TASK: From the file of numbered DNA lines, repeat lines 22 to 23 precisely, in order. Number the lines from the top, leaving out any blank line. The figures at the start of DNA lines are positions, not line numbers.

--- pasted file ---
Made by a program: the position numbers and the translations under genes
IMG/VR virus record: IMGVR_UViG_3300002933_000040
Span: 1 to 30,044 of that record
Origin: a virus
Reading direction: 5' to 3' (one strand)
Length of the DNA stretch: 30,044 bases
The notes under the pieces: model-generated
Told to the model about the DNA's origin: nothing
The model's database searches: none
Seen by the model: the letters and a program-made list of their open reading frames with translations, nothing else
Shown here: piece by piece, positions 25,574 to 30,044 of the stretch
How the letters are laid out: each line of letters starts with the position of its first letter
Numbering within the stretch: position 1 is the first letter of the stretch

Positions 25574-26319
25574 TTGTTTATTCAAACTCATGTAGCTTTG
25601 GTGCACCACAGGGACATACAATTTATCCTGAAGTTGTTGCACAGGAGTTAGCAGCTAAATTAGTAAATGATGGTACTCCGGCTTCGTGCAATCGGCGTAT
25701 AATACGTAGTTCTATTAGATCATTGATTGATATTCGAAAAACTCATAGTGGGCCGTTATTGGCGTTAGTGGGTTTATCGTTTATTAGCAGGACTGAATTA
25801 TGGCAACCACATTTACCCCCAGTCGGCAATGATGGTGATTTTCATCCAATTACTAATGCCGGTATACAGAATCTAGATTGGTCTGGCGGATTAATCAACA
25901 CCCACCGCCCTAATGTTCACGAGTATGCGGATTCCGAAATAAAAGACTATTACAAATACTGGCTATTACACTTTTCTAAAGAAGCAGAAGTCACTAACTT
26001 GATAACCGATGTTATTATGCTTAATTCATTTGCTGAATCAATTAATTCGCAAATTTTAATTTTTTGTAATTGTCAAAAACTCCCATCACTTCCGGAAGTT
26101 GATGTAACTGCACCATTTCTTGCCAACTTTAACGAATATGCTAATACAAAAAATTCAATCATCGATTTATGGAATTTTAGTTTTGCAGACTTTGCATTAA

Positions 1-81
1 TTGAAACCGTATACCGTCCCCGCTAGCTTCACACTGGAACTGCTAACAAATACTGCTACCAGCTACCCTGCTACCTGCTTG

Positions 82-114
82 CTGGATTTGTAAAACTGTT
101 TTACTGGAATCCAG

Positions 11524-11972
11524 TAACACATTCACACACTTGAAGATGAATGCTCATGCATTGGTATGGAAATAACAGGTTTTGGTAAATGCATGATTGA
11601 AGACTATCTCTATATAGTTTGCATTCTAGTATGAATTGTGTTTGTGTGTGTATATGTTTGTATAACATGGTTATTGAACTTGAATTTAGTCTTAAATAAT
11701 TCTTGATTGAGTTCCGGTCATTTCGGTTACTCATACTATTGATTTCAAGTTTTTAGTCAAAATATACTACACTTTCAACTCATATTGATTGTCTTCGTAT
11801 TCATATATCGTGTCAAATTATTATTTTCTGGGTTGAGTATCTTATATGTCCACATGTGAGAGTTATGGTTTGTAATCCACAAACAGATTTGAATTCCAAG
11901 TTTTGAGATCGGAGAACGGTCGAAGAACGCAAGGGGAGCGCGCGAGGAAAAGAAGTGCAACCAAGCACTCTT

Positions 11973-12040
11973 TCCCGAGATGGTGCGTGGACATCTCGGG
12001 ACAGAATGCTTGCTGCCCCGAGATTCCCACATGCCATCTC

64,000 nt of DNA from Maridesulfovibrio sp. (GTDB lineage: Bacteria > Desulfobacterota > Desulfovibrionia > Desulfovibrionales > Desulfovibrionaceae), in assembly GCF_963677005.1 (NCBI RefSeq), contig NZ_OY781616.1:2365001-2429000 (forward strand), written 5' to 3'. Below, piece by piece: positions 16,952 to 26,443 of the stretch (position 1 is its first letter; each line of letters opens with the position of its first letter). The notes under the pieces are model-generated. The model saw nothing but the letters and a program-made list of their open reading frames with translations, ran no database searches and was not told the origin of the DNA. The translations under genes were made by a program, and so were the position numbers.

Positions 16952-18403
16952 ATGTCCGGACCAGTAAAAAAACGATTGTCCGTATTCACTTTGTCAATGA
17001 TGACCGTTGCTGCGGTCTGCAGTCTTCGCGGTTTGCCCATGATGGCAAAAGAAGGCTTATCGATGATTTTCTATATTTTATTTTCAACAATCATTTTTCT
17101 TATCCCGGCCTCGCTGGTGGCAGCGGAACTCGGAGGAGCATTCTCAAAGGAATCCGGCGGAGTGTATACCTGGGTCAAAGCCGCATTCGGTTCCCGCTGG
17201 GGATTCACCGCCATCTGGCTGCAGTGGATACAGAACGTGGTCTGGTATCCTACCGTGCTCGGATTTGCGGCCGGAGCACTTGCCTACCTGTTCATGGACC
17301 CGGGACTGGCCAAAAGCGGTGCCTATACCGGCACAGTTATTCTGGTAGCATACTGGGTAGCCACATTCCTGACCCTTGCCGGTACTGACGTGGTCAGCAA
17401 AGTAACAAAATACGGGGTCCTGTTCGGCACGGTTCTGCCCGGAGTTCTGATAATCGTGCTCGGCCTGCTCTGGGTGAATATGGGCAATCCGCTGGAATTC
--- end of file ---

Positions 1-81
1 TTGAAACCGTATACCGTCCCCGCTAGCTTCACACTGGAACTGCTAACAAATACTGCTACCAGCTACCCTGCTACCTGCTTG